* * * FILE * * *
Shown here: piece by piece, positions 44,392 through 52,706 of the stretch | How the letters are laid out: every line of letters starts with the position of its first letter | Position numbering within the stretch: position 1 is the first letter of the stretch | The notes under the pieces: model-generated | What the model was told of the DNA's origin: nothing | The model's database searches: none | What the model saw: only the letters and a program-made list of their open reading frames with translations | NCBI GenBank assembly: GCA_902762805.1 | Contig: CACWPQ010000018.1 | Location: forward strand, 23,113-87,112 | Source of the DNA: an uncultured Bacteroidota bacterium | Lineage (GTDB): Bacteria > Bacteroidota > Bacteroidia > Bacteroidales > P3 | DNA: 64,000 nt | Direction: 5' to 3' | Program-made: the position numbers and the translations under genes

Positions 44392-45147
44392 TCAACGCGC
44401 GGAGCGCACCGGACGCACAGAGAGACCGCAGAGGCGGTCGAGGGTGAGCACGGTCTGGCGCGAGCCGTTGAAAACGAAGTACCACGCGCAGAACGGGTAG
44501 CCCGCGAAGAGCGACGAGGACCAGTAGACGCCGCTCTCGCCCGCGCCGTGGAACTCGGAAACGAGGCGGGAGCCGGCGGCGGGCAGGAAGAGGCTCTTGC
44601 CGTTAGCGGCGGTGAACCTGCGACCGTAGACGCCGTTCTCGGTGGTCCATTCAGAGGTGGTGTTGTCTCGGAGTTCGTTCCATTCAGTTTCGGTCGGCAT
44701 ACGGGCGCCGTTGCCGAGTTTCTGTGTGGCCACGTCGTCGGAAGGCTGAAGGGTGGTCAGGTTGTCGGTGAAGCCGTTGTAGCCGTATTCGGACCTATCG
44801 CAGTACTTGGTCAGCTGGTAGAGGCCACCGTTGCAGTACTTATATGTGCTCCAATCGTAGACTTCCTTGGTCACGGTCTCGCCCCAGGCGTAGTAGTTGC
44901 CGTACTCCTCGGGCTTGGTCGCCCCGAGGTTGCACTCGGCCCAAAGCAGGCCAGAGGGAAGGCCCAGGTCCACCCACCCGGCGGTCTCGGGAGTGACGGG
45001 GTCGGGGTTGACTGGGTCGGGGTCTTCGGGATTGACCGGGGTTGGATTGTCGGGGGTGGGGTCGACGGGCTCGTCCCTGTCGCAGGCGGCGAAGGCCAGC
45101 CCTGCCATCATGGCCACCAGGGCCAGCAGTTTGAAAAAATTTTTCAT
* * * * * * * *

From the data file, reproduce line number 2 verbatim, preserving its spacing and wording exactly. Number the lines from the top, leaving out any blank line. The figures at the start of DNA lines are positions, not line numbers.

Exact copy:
Positions 44392-45147